Why are you facing federal not state charges?

Criminal offenses are categorized as either state or federal offenses. The offense will likely be illegal at both state and federal level. This means that individuals can be prosecuted in both state and federal court for the same criminal act. While lawful, it is not practical that both governments would do so. Reasons include the time and expense of criminal prosecution, conserving judicial resources, and fundamental fairness. In any event, federal prosecutors are very selective of which cases to prosecute federally. Those that are not selected for federal criminal prosecution are left to the state criminal justice system to handle.

Typically, crimes that have been committed against a person, such as assault, rape, or murder face prosecution at the state level. However, there are certain instances where these offenses can be prosecuted in federal court is there is federal authority to do so. Examples include commission of any of these offenses on a military base or installation, or where the crime somehow affected interstate commerce, such as the crossing of state lines to commit the crime and more. Other offenses such as those involving drugs, exploitation of children, child pornography, fraud, firearms, and more are specifically outlawed by federal and state law, which is where prosecutorial discretion is often determinative of what court where these offenses are prosecuted.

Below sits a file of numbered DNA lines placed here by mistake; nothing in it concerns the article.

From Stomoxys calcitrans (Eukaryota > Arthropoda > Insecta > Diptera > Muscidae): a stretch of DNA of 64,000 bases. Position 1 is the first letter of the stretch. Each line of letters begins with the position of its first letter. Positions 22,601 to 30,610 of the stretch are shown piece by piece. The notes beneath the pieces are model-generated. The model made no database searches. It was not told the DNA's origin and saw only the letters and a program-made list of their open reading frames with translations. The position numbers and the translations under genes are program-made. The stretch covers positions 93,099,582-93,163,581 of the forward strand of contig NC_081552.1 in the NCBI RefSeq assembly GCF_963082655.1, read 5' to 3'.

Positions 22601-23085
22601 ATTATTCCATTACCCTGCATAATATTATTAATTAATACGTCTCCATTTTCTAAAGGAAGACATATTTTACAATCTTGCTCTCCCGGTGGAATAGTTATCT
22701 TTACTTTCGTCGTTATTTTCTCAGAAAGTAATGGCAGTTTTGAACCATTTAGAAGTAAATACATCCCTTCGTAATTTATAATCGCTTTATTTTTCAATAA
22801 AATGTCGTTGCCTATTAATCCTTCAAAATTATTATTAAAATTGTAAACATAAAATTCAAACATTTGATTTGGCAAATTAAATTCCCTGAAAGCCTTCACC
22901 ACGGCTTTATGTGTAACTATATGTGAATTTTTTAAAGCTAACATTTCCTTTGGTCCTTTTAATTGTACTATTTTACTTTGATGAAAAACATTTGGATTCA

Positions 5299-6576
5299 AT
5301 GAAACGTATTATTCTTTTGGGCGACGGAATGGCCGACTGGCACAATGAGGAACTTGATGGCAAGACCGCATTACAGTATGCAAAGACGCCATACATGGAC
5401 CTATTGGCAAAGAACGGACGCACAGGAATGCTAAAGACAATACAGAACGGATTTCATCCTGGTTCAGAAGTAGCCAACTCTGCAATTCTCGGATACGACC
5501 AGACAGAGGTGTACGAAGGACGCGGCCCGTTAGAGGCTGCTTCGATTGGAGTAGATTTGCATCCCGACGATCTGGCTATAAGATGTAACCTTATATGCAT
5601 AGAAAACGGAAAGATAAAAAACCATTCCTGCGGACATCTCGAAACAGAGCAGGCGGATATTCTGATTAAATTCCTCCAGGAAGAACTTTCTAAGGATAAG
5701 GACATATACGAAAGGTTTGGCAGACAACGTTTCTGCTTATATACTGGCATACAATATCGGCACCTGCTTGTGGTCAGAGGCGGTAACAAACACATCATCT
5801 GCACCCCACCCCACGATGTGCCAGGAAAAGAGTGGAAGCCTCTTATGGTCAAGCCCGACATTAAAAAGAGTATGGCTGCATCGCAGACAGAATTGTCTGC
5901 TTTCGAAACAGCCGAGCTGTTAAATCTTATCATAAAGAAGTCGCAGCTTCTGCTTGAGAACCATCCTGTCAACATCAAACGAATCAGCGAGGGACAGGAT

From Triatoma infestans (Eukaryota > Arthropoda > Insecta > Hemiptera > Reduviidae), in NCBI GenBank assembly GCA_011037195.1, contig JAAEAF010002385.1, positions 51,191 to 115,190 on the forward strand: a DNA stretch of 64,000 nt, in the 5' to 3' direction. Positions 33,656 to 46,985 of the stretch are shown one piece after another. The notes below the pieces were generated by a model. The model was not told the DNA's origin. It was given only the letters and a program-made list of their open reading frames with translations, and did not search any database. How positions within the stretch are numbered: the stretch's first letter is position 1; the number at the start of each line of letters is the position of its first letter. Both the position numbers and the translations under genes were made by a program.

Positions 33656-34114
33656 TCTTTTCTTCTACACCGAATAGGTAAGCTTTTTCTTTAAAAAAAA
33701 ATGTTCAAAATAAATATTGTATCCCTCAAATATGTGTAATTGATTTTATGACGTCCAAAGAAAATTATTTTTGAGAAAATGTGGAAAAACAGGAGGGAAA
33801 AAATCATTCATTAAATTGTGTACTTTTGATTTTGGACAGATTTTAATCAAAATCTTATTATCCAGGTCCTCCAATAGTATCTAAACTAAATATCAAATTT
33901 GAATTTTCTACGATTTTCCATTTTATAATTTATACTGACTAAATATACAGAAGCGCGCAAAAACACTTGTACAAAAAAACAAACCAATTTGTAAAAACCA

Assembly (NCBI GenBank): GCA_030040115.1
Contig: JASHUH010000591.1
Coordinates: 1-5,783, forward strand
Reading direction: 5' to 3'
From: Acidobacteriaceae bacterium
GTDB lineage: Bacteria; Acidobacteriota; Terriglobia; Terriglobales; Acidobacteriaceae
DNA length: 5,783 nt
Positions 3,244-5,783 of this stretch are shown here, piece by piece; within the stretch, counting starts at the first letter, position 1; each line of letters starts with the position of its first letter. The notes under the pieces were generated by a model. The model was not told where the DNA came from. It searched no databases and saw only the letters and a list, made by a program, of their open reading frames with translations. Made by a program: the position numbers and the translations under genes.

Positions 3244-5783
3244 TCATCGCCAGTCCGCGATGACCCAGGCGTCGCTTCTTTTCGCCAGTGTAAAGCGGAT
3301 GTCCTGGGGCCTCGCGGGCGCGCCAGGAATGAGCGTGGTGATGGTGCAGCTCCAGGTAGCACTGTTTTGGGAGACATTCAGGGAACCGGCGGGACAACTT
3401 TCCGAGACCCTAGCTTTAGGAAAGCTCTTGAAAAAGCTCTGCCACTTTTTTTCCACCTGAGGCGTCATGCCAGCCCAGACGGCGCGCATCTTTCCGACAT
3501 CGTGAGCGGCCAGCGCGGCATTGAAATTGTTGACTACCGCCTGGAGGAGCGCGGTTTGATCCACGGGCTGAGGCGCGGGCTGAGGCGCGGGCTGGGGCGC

Federal courts have a much narrowed jurisdiction than state courts. These courts only have authority to hear criminal cases in those limited areas where Congress had the authority to regulate and make criminal laws. Territorially speaking, however, federal courts have a broader scope of power than state courts. Where state courts can only adjudicate crimes committed within the territory of the state where the court is located, federal courts have authority over investigations and prosecutions for crimes that were committed in or out of your state or federal district, and often times, even beyond the borders of the United States.

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John L. Calcagni III is a former federal prosecutor. As a criminal defense lawyer, he offers his clients the many years of experience he has from handling cases in federal court both for the government and many defendants. If you are under investigation or have been charged with a crime in federal court, you want a lawyer with his knowledge and experience in your corner. Read more about Federal Defense.